CONADERCommission Nationale de Désarmement, Démobilisation et Réinsertion (French, MONUC)
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As early as June 2006, due to a lack of funding CONADER "has closed all orientation centers (COs) and is using mobile units to handle the final wave of demobilization (under the plan de relance), which is supposed to be completed by 31 December 2007." (43) As noted by Thomas Turner, "the process was under-resourced with non- or minimal payment of salaries to military personnel and insufficient supplies of food, water and medical equipment to the integration points (centres de brassage), many of which had poor facilities.
From 2006--present SSR has all but stalled with the closure of the six national brassage centers and the National Commission for Disarmament, Demobilization and Reinsertion (CONADER) due to a lack of adequate funding and resources.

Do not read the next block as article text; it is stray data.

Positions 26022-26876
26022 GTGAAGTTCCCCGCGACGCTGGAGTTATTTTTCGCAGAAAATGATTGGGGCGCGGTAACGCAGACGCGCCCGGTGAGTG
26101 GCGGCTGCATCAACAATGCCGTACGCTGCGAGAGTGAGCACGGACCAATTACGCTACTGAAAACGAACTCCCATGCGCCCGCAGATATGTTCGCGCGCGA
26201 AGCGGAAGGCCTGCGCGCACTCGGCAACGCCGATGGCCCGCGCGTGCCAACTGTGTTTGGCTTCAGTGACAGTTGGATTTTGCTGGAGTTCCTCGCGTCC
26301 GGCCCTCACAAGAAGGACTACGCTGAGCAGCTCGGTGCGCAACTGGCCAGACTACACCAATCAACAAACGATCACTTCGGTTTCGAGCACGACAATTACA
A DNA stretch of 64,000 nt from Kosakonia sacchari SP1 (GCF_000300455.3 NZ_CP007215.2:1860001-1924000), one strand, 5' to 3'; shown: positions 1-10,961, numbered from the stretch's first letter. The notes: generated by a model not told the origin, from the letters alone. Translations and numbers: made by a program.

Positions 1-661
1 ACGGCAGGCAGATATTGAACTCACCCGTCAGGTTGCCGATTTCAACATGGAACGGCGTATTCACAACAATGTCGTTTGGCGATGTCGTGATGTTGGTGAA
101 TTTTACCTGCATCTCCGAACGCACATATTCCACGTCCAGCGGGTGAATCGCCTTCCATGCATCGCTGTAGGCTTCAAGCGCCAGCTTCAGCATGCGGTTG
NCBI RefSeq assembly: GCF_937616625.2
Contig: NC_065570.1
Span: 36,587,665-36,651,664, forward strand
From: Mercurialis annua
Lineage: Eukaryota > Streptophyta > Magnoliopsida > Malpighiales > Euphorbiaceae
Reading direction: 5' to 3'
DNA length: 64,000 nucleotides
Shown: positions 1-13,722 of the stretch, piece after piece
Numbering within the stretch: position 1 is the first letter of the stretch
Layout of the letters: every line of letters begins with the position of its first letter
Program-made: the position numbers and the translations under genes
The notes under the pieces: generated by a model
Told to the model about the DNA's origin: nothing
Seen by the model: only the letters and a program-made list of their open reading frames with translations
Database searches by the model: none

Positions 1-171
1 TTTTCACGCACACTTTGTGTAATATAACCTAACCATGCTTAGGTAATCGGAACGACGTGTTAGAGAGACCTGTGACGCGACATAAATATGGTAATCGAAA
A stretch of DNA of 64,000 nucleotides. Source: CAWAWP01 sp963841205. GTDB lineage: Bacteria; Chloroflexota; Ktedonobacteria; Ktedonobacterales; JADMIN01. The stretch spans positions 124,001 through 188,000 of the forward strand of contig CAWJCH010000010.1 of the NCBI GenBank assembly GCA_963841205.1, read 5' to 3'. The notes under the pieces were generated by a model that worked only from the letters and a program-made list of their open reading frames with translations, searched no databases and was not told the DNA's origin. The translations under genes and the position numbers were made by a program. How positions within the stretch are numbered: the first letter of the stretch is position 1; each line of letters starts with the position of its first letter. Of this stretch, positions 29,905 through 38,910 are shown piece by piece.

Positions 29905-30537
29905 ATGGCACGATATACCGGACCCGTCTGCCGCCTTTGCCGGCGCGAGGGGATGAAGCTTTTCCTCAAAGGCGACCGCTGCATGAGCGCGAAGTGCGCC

(35.) In 2003/2004, the CONADER office in North Kivu province, for example, argued that they would need enough funding up front to carry out a project of integration that would last for ten years.
Using radio and television messages, posters, flyers, and t-shirts, in 2006, CONADER conducted extensive public education campaigns that informed the military that child soldiering is illegal, and attempted to dissuade children from joining armed groups and convince families and communities to reintegrate demobilized children.
The major problem in this regard was the provision of reintegration support, which stemmed from poor technical, logistical and financial co-ordination and management by CONADER and the UNDP.
In 2005, CONADER and MONUC sensitized newly integrated FARDC troops--both commanders and rank and file soldiers--on the illegality of using child soldiers.
CONADER participated with a number of other organizations in the development of a national public awareness campaign regarding the use of child soldiers.